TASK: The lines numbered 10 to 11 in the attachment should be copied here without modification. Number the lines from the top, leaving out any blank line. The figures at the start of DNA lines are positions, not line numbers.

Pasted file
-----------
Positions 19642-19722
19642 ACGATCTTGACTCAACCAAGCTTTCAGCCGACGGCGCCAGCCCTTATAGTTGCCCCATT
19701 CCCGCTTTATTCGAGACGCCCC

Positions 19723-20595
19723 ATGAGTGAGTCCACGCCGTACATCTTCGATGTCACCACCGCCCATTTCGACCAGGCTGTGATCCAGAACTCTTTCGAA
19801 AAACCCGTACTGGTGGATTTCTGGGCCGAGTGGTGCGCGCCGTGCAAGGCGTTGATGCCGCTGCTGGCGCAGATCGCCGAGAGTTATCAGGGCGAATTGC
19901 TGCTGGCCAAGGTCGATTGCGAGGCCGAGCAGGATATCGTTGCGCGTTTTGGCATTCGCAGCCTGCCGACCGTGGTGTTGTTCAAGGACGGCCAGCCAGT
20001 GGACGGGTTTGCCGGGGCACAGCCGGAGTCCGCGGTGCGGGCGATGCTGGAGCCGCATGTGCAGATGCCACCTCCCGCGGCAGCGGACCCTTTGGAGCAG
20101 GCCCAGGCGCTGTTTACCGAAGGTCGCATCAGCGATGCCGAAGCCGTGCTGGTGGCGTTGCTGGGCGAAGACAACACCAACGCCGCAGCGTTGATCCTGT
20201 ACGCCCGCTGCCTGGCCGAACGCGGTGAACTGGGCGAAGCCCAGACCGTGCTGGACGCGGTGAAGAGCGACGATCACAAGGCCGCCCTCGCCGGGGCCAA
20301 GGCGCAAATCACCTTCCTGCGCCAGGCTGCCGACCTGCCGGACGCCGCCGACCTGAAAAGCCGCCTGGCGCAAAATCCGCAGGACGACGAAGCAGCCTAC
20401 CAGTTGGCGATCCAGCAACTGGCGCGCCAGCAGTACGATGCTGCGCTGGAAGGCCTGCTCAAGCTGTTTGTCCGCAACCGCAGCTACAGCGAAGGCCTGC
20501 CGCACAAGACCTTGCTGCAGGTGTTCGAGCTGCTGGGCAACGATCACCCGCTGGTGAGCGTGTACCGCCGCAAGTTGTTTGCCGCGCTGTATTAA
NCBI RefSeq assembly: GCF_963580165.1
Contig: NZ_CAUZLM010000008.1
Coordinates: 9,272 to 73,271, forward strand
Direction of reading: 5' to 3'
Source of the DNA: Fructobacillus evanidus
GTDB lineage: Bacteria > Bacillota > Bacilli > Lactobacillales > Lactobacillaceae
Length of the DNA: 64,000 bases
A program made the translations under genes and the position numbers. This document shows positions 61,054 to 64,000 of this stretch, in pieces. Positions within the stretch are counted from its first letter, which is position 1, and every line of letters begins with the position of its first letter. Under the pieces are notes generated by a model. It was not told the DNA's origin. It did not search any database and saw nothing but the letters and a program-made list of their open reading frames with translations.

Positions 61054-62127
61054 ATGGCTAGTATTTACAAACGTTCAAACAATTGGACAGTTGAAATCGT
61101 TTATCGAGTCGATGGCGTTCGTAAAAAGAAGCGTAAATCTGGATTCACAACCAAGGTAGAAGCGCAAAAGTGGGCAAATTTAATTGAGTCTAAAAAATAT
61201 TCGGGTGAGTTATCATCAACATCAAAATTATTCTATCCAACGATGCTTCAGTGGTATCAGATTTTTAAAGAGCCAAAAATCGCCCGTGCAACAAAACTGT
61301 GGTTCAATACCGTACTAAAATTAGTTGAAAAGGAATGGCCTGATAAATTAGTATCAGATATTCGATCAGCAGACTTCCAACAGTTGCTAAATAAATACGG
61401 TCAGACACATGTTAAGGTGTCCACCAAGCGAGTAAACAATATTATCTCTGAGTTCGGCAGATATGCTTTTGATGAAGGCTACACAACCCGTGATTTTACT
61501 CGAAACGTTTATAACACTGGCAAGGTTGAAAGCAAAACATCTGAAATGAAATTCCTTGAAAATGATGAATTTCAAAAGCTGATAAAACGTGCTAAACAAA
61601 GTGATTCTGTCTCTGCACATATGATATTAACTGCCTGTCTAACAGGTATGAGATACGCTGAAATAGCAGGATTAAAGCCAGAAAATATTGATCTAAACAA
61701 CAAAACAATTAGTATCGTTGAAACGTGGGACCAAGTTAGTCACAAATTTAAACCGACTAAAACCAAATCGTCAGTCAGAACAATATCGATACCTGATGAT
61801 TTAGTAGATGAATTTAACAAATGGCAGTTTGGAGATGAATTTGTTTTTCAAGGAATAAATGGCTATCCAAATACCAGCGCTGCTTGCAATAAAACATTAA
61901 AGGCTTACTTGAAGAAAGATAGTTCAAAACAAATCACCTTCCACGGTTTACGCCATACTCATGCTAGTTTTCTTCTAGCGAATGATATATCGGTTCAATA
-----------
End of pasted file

20201 ACGCCCGCTGCCTGGCCGAACGCGGTGAACTGGGCGAAGCCCAGACCGTGCTGGACGCGGTGAAGAGCGACGATCACAAGGCCGCCCTCGCCGGGGCCAA
20301 GGCGCAAATCACCTTCCTGCGCCAGGCTGCCGACCTGCCGGACGCCGCCGACCTGAAAAGCCGCCTGGCGCAAAATCCGCAGGACGACGAAGCAGCCTAC